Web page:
I kinda lucked out when my neighbors parents computer died. They gave it to me and all I did was spend $45 on a mobo. It's perfect for trying ANYTHING new, like Ubuntu and Mint. (I'm writing this on Mint 9 using their old computer, now dual boot with XP and Mint 9.) If something fowls up, no big loss. All the important stuff is on my other computer.

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Oops, I made a typo yes I meant VirtualBox not Virtual PC :\

 

You can still get Virtual PC for XP but you need version 2007 though the latest version seems to be for Windows 7 only.

If you're using XP Home Edition the installer will say "Host OS Not Supported" just ignore it and continue the installation.

 

FYI: VirtualBox supports 2 different sound cards, I would strongly recommend using ICH AC97 over Sound Blaster 16.

 

As for bootable Linux CDs I would like to add DSL (Damn Small Linux) to the list, it's only a 50Mb ISO and packed with lots of useful programs. :)

 

Richard S.

Redhawk you nailed it, what a suggestion, I have just finished downloading and am now running (typing this under a DSL Live CD boot) and what a great little BIG bang bit of OS. Other than geting one used to a different OS, it is bloody fast, thanks for the suggestion.

 

PS: whilst I have 2 other Linux live CD OS that I sometimes use this one has the advantage that running from an 80mm CD that fits in my top shirt pocket (particularly now that I have stopped smoking) DSL will travel with me daily with my usual USB sticks. :D

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...

If you haven't done this before, it's a piece of cake. Just remember to reboot and run your Windows OS because it has to make some adjustments as well. (It will automatically check the file system because it knows something has changed.)

 

Well login, I hope this helps. It's now just a matter of feeling out everything and finding tweaks. I've been causally playing with Ubuntu 9.10 for the past few weeks, and since this is quite simular, I can bounce back and forth between the two for testing.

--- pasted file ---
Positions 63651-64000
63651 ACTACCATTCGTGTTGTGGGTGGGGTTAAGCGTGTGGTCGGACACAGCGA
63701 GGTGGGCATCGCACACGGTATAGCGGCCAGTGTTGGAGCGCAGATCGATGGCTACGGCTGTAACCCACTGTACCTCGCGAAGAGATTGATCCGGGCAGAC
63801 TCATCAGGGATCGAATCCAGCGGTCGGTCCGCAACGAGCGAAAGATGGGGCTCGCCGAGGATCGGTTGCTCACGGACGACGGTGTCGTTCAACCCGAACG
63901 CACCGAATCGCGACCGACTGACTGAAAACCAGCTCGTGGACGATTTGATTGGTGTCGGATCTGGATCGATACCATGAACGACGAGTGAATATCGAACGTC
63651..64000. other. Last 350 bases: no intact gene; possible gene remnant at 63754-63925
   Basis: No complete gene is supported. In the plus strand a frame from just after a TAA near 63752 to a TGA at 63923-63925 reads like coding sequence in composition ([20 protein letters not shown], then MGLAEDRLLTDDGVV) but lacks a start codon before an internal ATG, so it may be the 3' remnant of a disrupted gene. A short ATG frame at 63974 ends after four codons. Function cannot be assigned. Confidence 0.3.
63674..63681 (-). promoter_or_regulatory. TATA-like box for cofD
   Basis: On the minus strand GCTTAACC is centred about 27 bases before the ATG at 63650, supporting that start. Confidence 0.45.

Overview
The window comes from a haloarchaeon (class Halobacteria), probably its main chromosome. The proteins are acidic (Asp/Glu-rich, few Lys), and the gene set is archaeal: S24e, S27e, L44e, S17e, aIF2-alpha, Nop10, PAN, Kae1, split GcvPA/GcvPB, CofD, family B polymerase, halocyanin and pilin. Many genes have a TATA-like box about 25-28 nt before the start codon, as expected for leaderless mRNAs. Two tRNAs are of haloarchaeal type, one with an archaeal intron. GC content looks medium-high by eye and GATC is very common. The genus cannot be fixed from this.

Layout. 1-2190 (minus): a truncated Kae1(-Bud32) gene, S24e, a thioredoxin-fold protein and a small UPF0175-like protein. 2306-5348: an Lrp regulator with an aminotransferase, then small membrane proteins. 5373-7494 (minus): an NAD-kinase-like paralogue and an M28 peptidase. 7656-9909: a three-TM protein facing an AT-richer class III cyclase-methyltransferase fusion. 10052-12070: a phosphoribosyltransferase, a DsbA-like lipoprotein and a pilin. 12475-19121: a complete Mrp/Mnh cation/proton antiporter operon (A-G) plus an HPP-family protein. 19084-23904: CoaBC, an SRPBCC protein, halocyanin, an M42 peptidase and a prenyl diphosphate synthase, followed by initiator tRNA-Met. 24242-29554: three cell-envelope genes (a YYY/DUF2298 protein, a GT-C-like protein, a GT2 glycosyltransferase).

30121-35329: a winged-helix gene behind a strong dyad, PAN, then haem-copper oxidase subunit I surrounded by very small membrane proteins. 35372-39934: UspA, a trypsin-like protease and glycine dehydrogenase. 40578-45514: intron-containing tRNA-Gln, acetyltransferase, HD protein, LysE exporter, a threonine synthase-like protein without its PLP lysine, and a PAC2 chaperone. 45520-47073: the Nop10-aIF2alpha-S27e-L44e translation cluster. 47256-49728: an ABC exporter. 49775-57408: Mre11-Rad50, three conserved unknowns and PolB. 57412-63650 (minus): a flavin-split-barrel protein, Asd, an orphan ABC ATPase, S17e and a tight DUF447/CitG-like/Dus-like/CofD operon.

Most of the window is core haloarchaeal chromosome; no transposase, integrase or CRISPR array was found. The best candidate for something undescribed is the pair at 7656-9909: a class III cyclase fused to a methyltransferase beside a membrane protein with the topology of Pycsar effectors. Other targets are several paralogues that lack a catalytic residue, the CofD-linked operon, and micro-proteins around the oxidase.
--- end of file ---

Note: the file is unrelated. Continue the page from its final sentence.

It has helped tremendously, thanks. I have an empty partition created by Acronis Disk Director, ~61.5 gb, but it is a logical partition, not a primary partition. Does Mint have to boot from a primary partition?

 

edit: off to get DSL, missed it first time, thanks Tasgandy and Redhawk. All this downloading, These phone wires are getting warm....

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Redhawk you nailed it, what a suggestion, I have just finished downloading and am now running (typing this under a DSL Live CD boot) and what a great little BIG bang bit of OS. Other than geting one used to a different OS, it is bloody fast, thanks for the suggestion.

 

I posted about DSL some time back! :)

http://forum.piriform.com/index.php?showtopic=12931&st=0&p=88131&hl=Damn%20Small%20Linux&fromsearch=1entry88131

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You did indeed post about it sometime back, and when I got ready to download it I already had it. Getting so many files I can't remember them. :P

 

edit: AND, had it on a CD. I gotta remember to take that memory pill.

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Holy crap, I am trying to download the Ubuntu ISO right now but the problem is that with my slow connection, it will take about a day, literally to complete 699 MB. I need to test stuff with it.

 

Since Windows 7 has a built in ISO burner, I assume that will do without a third party ISO burner program. I am aware that you can launch Ubuntu from the burned CD.

 

But here are the questions, I have not clarified myself:

 

1. I am downloading Ubuntu with Firefox but after I close Firefox, then after some time, open it again to resume the download, there would be this message that the download has failed in a reason that it cannot connect to the server blah blah blah even if my Internet is working. How do I fix that????

 

2. I have 2 disk partitions, local disk C has Windows 7 installed but I several programs and files that are kept in local disk D, if I install Ubuntu on local disk D, can I still access my programs and files there using Windows 7 on local disk D or will Ubuntu prevent that from happening????

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I am using Internet Download Manager, but if you want a Freeware, try Free Download Manager. Standalone DMs are much better than Browser download managers.

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I am posting this using the SliTaz live cd.

 

It's just a 30MB (yes 30) download..unbelievable.

 

The only thing I had to configure was my keyboard language (using the up and down arrows on the keyboard. It ran so quickly from when I put in the disk and rebooted I thought something had gone wrong!

 

It has the Midori web browser build in and quite a few other things such as music player, screen shot taker, package manager and a ready to use web server!

 

Very nice indeed.

 

http://www.slitaz.org/

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I've been using Jolicloud on my netbook since the beginning of the year. Great little OS build with netbooks in mind.

I've been looking at using Wubi on my desktop PC. Just curious if anyone has used it and what experiences they have. I like the idea of running the installer directly from Windows and the installer creates the dual booting process automatically. Jolicloud used the same process.

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...it will take about a day, literally to complete 699 MB...